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HOS violations land Connecticut man in prison

The manager of Wisla Express, was sentenced to 14 months of imprisonment followed by three years of supervised release for falsifying and destroying driver records.

The Trucker News Services


HARTFORD, Conn. — In Connecticut, they don’t take violating the Hours of Service rule lightly.

Last month, Dariusz Szteborowski, manager of the New Britain, Conn.-based Wisla Express, was sentenced by U.S. District Judge Alvin W. Thompson in Hartford to 14 months of imprisonment followed by three years of supervised release for falsifying and destroying driver records that are required to be maintained under federal motor carrier safety regulations for inspection.

Szteborowski was also ordered to pay a $20,000 fine.

Previoulsy, on January 17, 2014, Wisla Express as a company was sentenced to a five-year term of probation and ordered to pay a $75,000 fine.

“Wisla Express drivers, at Mr. Szteborowski’s direction, routinely drove many more hours than allowed by federal transportation safety regulations,” U.S. Attorney Deirdre M. Daly said.  “Mr. Szteborowski then attempted to cover up these violations by submitting numerous false driver logs to federal regulators.  Driver safety regulations for commercial motor vehicle carriers exist to protect not only passengers, but everyone who travels our nation’s roads.  We believe that this investigation and prosecution may have prevented a highway tragedy caused by fatigued drivers, and we hope that this sentence will serve as fair warning to other commercial operators.”

According to court documents and statements made in court, Wisla Express is a commercial motor carrier that employs drivers to operate vans and minibuses to transport individuals to and from airports, and tour buses carrying passengers to locations outside of Connecticut.

Szteborowski, a manager at Wisla Express, was responsible for the day-to-day operations of the company, including scheduling driving assignments and maintaining the company’s driving records, the court said.

Between September 2008 and September 2010, the court said Szteborowski scheduled and assigned drivers to trips knowing that the drivers would be exceeding the regulated limits of on-duty driving time, and also instructed drivers and others to falsify driving logs by recording that the drivers were off-duty during times when they were, in fact, driving.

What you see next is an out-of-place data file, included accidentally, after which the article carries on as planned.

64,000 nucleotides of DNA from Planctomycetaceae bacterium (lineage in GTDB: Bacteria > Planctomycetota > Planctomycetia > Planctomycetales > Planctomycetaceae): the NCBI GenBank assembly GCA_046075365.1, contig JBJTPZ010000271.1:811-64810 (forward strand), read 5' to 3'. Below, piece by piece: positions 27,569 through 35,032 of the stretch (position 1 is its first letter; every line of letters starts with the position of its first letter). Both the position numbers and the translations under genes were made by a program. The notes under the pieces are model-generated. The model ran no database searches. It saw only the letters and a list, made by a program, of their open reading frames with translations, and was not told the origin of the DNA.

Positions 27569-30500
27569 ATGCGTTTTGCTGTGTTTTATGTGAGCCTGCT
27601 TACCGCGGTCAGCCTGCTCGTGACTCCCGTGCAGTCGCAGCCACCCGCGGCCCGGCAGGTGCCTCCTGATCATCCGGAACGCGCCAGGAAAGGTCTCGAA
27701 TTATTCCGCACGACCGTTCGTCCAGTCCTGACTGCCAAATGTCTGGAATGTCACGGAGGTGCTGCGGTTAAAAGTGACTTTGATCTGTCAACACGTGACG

In order to pay drivers for time actually spent working for Wisla Express, Szteborowski instructed drivers to submit separate pay sheets and notes that accurately detailed their hours.

The court said Szteborowski then destroyed the pay sheets and other documentation that accurately recorded the drivers’ hours.

In response to a Federal Motor Carrier Safety Administration investigation of Wisla Express that was initiated in August 2010, Szteborowski produced the falsified driver logs and withheld other records that would conflict with the logs.

On Feb. 22, 2013 Szteborowski, 50, a resident of Rocky Hill, Conn.,, pleaded guilty to one count of submitting a false statement to the U.S. Department of Transportation.  On Feb. 25, 2013, Wisla Express pleaded guilty to the same charge.

During his three-year term of supervised release, Szteborowski and his wife cannot be involved, directly or indirectly, in Wisla Express or any other business under the jurisdiction of the U.S. Department of Transportation.

U.S. Attorney Daly commended the investigative efforts of the agents of the New England Regional Office of the U.S. Department of Transportation, Office of Inspector General, and the Federal Motor Carrier Safety Administration.  The Connecticut Department of Motor Vehicles Commercial Safety Division provided valuable assistance to the investigation.

According to published reports, Szteborowski's attorney, Jonathan J. Einhorn, had presented a series of character witnesses at hearings earlier this month who all assured Thompson that Szteborowski is an honorable family man.

They described him as an honest and hard-working immigrant who built a series of successful businesses in New Britain's Little Poland neighborhood, and suggested that maybe he'd inadvertently made errors in the Wisla paperwork because he was overburdened with other business responsibilities. Einhorn asked that his client get only probation and a fine.

After the sentence was imposed, Einhorn said Szteborowski's conduct amounted to an error that could have been punished with a fine.

"This was essentially a mistake in record keeping, a mistake that was done just in terms of not keeping proper driver logs. Nobody was injured, nobody was hurt, nobody lost any money," Einhorn said. "Any time public safety is involved, it's obviously a serious offense. The misconduct on his part came down to a failure to keep accurate driver logs."

Szteborowski will not appeal, but plans to return to his travel agency, financial services and other businesses in Little Poland, Einhorn said.

"His family has a terrific reputation in the community. He feels bad that this instance essentially resulted in a criminal case," Einhorn said.

Prosecutors described Szteborowski as an unrepentant recidivist criminal, pointing out that his record includes two fraud convictions.

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